Hidden in the mountains of the Marina Alta and regarded as ‘the pearl of Valencia’, Vall de Laguar is not only beautiful, but steeped in history and intrigue. The Vall de Laguar is a chain of three villages overlooking the “Barranc del Infierno” gorge. The valley obtains its name from the arabic “Al-Agwar” which means “the caves”.
As you climb up the valley, the first village you reach is Campell, then Fleix, and finally, Benimaurell. This area was the last stronghold of the descendents of the Moors who were forcibly expelled in 1609. There is a story, half legend, about the final stand of the moors on the “Cavall Verd” Ridge (Valenciano for Green Horse – Caballo Verde in Castillian/Spanish), which runs above these villages on the south side of the valley. The story goes that in 1609 Ezzme de Laguart (1580-1609), a beautiful sorceress and healer from Laguar, incited people to rebel against the expulsion edict by spreading the prophecy of the green horse. At the order of their improvised leader, a farmer named Mellini, 1500 rebels converged around the “Cavall Verd” (the green horse), the crest that lies above the Vall de Laguar villages, ready to resist expulsion. Armed with just slingshots, stones and a crossbow, these peasant farmers and families faced five thousand well-armed and trained soldiers from Naples and Sicily. The result of that battle was inevitable: Felipe III Army massacred thousands of moors and the rest either leapt from the cliffs or took refuge in the caves of the Cavall Verd, whose name evokes precisely the legendary figure of a green horse that waited in vain to save them. The valley was repopulated by people from the island of Mallorca in 1611, and today you will still find some families with Mallorcan family names in these villages.
Sanatorium San Francisco de Borja aka Sanitarium Fontilles is situated in the Vall de Laguar, between Orba and Campbell, and was founded by attorney Tormos Joaquín Ballester Lloret and the Jesuit father albal Carlos Ferris Vila. It was opened in 1909 by the Association Fontilles and since then has served leprosy patients from every corner of the globe. The beauty and serenity of Fontilles make it well worth a visit, and there is a very interesting museum there sharing further information about the organisation, mainly run by volunteers.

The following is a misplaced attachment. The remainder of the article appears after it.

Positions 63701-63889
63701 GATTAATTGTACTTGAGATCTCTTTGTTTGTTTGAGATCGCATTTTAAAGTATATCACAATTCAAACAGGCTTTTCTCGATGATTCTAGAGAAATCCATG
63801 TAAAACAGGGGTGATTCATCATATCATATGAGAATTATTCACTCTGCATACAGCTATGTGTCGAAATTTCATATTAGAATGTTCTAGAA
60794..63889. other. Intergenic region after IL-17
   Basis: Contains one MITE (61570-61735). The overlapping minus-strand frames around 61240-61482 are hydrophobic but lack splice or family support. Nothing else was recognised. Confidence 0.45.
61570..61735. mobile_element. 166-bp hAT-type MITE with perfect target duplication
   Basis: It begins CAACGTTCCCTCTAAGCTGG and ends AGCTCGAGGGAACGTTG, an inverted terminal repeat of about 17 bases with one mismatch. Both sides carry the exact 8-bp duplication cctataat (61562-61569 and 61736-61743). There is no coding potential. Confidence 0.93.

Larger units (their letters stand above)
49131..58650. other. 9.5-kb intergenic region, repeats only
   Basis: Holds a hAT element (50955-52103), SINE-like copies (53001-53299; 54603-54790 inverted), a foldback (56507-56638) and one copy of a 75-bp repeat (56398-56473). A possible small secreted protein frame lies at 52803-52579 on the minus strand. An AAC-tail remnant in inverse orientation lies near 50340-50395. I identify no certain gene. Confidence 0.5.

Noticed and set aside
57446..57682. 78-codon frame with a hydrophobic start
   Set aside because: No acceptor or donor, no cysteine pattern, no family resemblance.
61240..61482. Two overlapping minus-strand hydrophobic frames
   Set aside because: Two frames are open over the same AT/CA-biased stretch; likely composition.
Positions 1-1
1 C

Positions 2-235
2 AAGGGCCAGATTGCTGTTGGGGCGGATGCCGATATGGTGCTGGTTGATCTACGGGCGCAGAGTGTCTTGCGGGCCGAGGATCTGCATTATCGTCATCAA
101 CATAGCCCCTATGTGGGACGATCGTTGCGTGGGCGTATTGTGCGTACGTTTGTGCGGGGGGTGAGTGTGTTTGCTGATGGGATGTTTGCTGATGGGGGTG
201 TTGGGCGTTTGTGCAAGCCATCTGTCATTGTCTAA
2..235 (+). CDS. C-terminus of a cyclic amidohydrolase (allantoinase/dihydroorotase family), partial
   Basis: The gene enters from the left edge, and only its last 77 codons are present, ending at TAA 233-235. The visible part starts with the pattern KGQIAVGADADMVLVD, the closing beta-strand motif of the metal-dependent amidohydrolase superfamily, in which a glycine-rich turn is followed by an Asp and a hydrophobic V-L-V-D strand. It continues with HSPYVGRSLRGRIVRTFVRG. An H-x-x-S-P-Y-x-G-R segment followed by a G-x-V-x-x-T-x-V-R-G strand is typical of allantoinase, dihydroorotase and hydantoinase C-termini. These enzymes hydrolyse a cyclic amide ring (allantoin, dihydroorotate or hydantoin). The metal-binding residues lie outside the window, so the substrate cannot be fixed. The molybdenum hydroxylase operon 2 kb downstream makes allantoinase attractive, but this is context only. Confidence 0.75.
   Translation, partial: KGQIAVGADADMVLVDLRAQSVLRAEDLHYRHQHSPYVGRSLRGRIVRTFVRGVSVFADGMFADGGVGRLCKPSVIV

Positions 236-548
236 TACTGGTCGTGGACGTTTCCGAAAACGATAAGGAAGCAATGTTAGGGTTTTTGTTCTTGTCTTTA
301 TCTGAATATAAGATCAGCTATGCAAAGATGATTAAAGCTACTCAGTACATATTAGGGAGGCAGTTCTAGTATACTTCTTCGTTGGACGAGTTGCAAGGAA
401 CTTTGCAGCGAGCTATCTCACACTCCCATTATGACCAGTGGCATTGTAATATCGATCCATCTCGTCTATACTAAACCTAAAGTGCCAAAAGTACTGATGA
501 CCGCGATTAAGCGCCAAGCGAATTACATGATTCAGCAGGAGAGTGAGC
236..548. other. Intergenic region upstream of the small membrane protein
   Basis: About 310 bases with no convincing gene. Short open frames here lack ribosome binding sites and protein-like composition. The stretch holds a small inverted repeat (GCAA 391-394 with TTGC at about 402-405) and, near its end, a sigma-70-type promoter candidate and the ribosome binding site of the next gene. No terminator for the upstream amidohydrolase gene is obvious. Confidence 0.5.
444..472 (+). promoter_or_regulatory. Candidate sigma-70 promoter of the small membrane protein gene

For over 100 years, the sanatorium has been fundamental in the healing and elimination of leprosy in Spain. It also has a specialized laboratory where research projects are conducted in collaboration with universities and national and foreign entities. Currently the Sanatorium is still operating as a non profit organization, working for the right to health and the fight against social exclusion experienced by sick and disabled people, with particular attention to leprosy and other diseases linked to poverty. The organisation performs development cooperation projects and health care for older people with varying degrees of dependency and chronically ill people who need post-operative care and rehabilitation. This work takes place in Spain, in Fontilles Borja Geriatric Center and Hospital Ferrís located in La Vall de Laguar, Alicante, as well as is other countries, such as Brasil, China, India, Equatorial Guinea and Nicaragua where there are still people who are marginalized and rejected because of poverty-related diseases or disabilities.